What you can't see on this thing is that the forward button is like half the size of the device and the shut the power off is a tiny piece, but somehow my thumb seems to keep going to it. So if you'll indulge me for a moment, as I look backward, prior to looking forward. 2012, a year of significant accomplishments. For the 6th year in a row, we've hit our earnings guidance. I don't know that we didn't do it in the 7th year, but for very selfish reasons, I've only been counting 6. PSE&G now over 40% of the consolidated operating earnings of the company. Record output from our combined cycle gas turbine units, as gas has become in favor on the dispatch curve. The Utility recognizes a variety of places, fifth time in the last 8 years is the most reliable electric utility in the nation, 11th time in a row in the mid-Atlantic and a bunch of awards for its outstanding response to a myriad of storms that we've experienced in the past 15 months. And a 2-week period that was a defining event in our history, namely Superstorm Sandy, which we will have much more to say about later on.

And then a very quiet thing that we did, which I don't think we often talk about and we should. Namely that we, without event, extended the contracts of 5 of our 6 labor unions, all of the major ones, we have one major one that we didn't get to, but that doesn't come due until '14, at very, very fair and reasonable terms. And I will submit to you that one of our competitive advantages is the progressive enlightened nature of our union leadership. We are quite fortunate to share our company with them, to share an operating experience and very often a cup of coffee with these men and women who are just outstanding and true partners in running the company successfully.

Lastly on the investment front, we had some key regulatory approvals, in particular related to our transmission programs. We are expecting a decision from the Board of Public Utilities on our solar filings made last July. We're expecting to hear something by May 1 on that. We did get 400 megawatts of peakers in service ready to operate and they did operate in New Haven and in Kearny for the summer peak demand and holdings -- added to its fleet of unregulated solar projects supported by long-term PPAs.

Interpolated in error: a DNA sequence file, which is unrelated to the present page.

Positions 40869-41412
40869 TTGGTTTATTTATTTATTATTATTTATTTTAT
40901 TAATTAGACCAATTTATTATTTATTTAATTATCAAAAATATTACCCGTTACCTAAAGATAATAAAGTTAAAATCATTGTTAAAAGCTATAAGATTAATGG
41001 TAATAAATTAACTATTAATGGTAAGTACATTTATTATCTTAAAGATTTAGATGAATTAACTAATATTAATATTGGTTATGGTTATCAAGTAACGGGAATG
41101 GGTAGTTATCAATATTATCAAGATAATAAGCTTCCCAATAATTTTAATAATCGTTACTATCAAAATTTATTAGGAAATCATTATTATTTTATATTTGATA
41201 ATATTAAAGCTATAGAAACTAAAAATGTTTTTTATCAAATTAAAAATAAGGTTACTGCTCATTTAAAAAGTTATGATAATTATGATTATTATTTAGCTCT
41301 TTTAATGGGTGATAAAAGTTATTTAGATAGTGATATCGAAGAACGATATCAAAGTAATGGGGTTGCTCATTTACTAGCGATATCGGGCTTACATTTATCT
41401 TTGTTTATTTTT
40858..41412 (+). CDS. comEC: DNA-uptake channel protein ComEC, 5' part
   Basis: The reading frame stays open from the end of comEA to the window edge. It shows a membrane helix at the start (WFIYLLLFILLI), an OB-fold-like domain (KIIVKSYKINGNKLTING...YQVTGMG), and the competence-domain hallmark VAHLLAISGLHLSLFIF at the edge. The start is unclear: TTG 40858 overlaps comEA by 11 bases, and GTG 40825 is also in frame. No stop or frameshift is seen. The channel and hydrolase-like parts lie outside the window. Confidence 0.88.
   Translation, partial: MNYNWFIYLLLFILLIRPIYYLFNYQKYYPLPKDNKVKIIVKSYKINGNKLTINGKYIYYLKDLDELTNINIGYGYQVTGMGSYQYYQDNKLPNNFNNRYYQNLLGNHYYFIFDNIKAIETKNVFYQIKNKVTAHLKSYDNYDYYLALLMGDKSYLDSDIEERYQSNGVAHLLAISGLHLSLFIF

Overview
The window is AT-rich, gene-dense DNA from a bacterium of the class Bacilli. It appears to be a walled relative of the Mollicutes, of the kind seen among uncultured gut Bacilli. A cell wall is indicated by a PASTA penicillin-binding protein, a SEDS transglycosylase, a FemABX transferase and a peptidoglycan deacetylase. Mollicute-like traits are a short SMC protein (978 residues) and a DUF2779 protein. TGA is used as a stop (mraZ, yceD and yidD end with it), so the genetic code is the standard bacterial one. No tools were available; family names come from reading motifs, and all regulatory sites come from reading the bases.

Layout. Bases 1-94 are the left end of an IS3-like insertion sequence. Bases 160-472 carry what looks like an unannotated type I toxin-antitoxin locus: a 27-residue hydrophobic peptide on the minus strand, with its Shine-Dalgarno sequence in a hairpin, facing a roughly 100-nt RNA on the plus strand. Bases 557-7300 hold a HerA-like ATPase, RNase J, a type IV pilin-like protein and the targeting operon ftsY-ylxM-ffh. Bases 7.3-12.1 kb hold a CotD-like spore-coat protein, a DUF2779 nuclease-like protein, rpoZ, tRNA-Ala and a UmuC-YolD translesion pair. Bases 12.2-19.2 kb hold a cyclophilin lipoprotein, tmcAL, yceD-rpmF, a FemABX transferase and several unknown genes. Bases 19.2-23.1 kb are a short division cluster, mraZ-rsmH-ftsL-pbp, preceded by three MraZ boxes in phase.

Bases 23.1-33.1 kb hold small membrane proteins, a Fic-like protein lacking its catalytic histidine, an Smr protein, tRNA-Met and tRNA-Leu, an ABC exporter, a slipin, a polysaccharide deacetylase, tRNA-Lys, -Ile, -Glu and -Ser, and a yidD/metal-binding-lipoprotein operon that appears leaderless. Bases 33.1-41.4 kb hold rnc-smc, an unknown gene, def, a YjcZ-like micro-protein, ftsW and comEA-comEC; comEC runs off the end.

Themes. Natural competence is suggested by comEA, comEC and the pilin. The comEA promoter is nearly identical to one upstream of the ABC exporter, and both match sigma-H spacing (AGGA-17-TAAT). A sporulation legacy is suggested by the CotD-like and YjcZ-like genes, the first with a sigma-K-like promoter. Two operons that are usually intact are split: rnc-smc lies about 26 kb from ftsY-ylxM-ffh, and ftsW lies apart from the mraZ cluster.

That takes us to '13, where we are reaffirming our earnings guidance of $2.25 to $2.50 a share following last year's operating earnings of $2.44 per share. So what's different about '13 if in fact the guidance is exactly what you heard us offer in '12? Here what we've tried to show is the percentage of earnings and where they are coming from, and we've taken you back to 2009 albeit just a year after the gas price spike, which drove the commodity earnings potential of PSEG Power, where it was essentially almost 4x to 1x larger than the Utility to this year, where if you take the midpoint of the operating earnings guidance for each company, which we've publicized, you can see the Utility is half of the company and slightly larger than power.

But the story does not end in '13, and that's what today is about. We've heard you loud and clear saying, "Gee, what happens after the next 3 years?" We thought you'd get the message when we've answered that question well, for each of the past 5 years, about the next 3 years not being the end of time. But nonetheless, we'll give you a little bit more visibility out to 5 and 6 -- I think we're just going up to 5 years today.